Re: Phantom limb pain
Dr Willms provided an excellent brief review of treatment considerations for patients with phantom limb pain [BCMJ 2021;63:291]. Dr Willms correctly indicated that phantom limb pain is not solely a result of centralized pain but a number of patients with phantom limb pain have centralized neuropathic pain. Dr Willms did not review standard pharmacological treatment for patients with centralized neuropathic pain. Standard pharmacological treatment includes either antidepressant medication, particularly tricyclic antidepressant medications and serotonin-norepinephrine reuptake inhibitors (SNRIs), or antiepileptic medications (such as gabapentin or pregabalin). Gabapentinoids, such as gabapentin and pregabalin have been shown to be efficacious in various neuropathic pain conditions, including phantom limb pain. Pregabalin may provide analgesia more quickly than gabapentin, is better absorbed and has higher bioavailability. Tricyclic antidepressive medications, such as nortriptyline (which has fewer side effects than amitriptyline), have analgesic effects for a variety of chronic pain states with or without coexisting depression. The SNRI antidepressant duloxetine has a large evidence base to support analgesic efficacy. Some patients with phantom limb pain can also benefit from topical agents, although they are usually prescribed as an adjunct to systematic medication. Cannabinoid-type drugs, such as cannabidiol, have not been extensively studied but may also have some benefit for this patient population.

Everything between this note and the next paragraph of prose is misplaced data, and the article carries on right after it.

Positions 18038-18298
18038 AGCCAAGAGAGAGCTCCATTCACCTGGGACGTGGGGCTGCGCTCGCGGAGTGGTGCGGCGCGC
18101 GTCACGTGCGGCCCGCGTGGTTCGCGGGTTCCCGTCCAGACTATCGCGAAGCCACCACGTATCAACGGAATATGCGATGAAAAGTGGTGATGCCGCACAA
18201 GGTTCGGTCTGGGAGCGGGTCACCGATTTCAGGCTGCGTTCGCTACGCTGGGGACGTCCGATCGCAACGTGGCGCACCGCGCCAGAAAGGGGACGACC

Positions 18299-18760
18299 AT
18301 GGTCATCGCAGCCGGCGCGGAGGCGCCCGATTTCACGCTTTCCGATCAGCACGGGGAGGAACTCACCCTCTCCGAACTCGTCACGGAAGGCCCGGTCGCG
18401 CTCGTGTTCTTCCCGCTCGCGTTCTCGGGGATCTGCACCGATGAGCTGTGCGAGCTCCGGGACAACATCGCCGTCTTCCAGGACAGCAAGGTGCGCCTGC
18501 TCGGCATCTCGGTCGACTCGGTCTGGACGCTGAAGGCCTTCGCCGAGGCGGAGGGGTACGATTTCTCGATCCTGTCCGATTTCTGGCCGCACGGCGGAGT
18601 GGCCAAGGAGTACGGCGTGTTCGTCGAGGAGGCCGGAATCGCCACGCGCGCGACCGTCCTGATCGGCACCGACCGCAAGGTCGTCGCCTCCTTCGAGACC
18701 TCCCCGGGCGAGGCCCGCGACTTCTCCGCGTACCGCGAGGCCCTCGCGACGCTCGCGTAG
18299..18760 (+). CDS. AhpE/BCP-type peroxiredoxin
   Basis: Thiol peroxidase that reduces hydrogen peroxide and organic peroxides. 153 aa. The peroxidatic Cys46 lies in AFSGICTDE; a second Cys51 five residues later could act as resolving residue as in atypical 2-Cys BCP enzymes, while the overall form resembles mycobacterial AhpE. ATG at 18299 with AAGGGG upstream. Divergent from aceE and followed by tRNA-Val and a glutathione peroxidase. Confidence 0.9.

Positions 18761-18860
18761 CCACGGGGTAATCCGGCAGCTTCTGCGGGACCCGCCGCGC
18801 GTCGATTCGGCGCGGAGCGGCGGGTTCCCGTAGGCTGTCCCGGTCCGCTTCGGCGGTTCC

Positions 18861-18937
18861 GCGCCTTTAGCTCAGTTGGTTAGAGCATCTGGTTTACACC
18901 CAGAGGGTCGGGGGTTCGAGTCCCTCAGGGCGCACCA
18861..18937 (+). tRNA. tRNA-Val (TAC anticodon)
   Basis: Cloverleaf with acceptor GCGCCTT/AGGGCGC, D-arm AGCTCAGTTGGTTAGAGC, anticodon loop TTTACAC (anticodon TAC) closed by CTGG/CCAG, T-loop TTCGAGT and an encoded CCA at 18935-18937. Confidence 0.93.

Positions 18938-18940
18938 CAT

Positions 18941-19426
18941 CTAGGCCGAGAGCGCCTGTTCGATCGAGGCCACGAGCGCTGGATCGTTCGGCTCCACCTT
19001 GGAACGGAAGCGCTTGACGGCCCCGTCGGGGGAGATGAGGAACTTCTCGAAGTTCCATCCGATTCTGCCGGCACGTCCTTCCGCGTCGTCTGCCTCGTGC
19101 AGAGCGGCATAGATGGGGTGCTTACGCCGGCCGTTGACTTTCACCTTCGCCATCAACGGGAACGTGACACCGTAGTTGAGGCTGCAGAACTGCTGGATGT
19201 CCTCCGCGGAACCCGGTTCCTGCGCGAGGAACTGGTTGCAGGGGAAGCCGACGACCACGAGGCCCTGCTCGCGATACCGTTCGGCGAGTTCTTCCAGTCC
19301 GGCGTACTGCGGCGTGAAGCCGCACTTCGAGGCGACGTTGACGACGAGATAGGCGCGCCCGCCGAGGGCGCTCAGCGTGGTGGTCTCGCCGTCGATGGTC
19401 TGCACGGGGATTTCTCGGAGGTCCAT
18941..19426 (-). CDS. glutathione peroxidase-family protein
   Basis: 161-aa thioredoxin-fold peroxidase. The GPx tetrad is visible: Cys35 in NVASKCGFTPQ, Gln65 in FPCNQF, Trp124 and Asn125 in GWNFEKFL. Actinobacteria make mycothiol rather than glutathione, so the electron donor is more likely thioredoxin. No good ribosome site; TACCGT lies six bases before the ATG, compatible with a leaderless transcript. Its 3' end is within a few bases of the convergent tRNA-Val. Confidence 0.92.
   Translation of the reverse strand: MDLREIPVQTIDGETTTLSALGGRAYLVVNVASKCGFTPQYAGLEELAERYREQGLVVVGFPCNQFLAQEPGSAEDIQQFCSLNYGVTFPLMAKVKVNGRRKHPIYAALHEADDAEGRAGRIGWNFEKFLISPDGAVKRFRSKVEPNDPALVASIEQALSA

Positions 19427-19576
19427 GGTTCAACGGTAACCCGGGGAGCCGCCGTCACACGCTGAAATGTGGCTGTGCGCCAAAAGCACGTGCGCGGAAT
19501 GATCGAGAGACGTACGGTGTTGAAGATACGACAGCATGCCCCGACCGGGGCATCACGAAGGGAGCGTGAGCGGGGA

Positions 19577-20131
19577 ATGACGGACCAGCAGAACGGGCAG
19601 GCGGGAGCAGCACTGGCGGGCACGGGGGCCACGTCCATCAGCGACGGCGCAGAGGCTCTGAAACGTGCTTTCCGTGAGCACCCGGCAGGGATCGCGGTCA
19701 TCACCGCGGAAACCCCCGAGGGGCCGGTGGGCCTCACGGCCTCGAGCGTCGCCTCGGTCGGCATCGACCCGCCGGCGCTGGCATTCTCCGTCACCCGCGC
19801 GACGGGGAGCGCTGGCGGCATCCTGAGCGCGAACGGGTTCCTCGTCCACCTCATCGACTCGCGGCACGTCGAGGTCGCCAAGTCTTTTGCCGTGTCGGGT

Non-pharmacological intervention, as reviewed by Dr Willms, needs to be considered in all phantom limb pain patients, particularly if pharmacological strategies are ineffective, cause drug interactions, or cause significant side effects. Patients also need to be evaluated and treated for secondary emotional difficulties, including anxiety and depression, because both anxiety and depression increase pain perception and negatively affect one’s ability to cope with phantom limb pain.
—Stephen D. Anderson, MD, FRCPC
This letter was submitted in response to “Phantom limb pain: A brief discussion of treatment considerations including management of symptomatic neuromas.”
Read the author’s response in “Re: Phantom limb pain. Author replies.”
Stephen D. Anderson, MD, FRCPC. Re: Phantom limb pain. BCMJ, Vol. 63, No. 9, November, 2021, Page(s) 365 - Letters.
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